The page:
Breeding soundness evaluation for a bull

Producer Question from 2012

Q:  What are all the aspects of a breeding soundness evaluation for a bull, when should this be done, and how often? (April 10, 2012)

A:  Producers searching for a cost efficient method to promote a successful breeding program may find breeding soundness examinations (BSEs) for bulls beneficial. The importance of the bull in a cattle breeding program often is underestimated. A cow is responsible for half the genetic material in only one calf each year, while the bull is responsible for half the genetic material in 20 to 50 calves. The bull's ability to locate cows in estrus and breed them is clearly vital to a successful breeding program.

For the breeding soundness evaluation to be successful, bulls should be evaluated 30 to 60 days before the start of breeding. It is important to allow sufficient time to replace questionable bulls. Bulls should also be evaluated at the end of breeding to determine if their fertility decreased. A BSE is administered by a veterinarian and includes a physical examination (feet, legs, eyes, teeth, flesh cover, scrotal size and shape), an internal and external examination of the reproductive tract and semen evaluation for sperm cell motility and normality.

The physical examination studies overall appearance. Flesh cover is one factor to evaluate. Body condition can be affected by length of the breeding season, grazing and supplemental feeding conditions, number of cows the bull is expected to service and distance required to travel during breeding. Ideally, bulls should have enough fat cover at the start of breeding so their ribs appear smooth across their sides. A body condition score 6 (where 1 = emaciated and 9 = very obese) is the target body condition prior to the breeding season.

Sound feet and legs are very important because if they are unsound, this can result in the inability to travel and mount for mating. The general health of the bull is critical since sick, aged and injured bulls are less likely to mate and usually have lower semen quality. The external examination of the reproductive tract includes evaluation of the testes, spermatic cords and epididymis. Scrotal circumference is an important measure since it is directly related to the total mass of sperm producing tissue, sperm cell normality and the onset of puberty in the bull and his female offspring.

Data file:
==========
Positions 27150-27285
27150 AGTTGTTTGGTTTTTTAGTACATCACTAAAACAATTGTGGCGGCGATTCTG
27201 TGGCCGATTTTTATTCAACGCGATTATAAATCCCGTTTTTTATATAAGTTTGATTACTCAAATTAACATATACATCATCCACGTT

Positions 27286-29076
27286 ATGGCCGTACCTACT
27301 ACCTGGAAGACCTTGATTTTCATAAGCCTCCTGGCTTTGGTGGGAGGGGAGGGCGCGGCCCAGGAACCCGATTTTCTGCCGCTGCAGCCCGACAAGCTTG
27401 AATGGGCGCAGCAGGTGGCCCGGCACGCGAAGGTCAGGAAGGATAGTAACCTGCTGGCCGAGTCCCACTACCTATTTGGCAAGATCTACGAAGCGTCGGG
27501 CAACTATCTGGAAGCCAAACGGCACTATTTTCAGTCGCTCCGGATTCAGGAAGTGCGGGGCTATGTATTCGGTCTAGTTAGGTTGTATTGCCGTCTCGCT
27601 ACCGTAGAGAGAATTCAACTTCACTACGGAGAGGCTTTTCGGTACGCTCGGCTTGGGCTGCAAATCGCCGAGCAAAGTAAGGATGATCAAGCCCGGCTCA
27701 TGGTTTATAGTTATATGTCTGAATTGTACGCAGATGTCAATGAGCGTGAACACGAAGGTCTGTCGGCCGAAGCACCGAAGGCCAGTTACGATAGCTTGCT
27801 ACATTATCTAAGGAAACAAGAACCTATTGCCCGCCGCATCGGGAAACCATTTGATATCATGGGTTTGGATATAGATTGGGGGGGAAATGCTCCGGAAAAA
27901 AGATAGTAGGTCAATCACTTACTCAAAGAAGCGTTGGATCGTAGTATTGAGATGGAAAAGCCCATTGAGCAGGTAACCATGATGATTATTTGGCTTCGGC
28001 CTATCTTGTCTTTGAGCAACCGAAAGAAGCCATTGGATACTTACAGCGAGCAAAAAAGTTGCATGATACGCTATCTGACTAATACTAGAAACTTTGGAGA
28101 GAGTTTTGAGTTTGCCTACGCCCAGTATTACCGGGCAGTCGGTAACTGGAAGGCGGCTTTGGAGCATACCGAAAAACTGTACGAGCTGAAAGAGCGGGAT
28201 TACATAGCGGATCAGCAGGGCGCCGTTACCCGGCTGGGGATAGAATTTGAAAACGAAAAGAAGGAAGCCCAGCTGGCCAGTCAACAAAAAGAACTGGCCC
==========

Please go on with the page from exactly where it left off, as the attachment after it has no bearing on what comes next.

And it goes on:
Examination of the external underline before and during semen collection will detect any inflammation, foreskin adhesions, warts, abscesses and penile deviations. The internal examination is conducted to detect any abnormalities in the internal reproductive organs.

The semen evaluation is done by examining a sample of the semen under a microscope. The veterinarian will estimate the percentage of sperm cells that are moving in a forward direction. This estimate is called "motility". In addition, the sperm cells will be individually examined for proper shape or "morphology". Less than 30 percent of the cells should be found to have an abnormal shape.

Any bull meeting all minimum standards for the physical exam, scrotal size and semen quality will be classed as a "satisfactory" potential breeder. Bulls that fail any minimum standard will be given a rating of "classification deferred."

This rating indicates that the bull will need another test to confirm status. Mature bulls should be retested after six weeks. Mature bulls will be classified as unsatisfactory potential breeders if they fail subsequent tests. Young bulls that are just reaching puberty may be rated as "classification deferred", and then later meet all of the minimum standards. Therefore caution should be exercised when making culling decisions based on just one breeding soundness exam.

Many producers work hard to manage their cows for high fertility. They may assume that the bulls will do their expected duties. However, it's important to pay close attention to bulls to establish successful breeding.

Young bulls entering their first breeding season should have a BSE. Older bulls should have a BSE if they had a health problem, injury, or scrotal damage due to extreme cold during the winter that could cause injury to the testicles.

Dr. Rick Rasby Dr. Rick Rasby, Professor of Animal Science
Animal Science, University of Nebraska - Lincoln, Lincoln, NE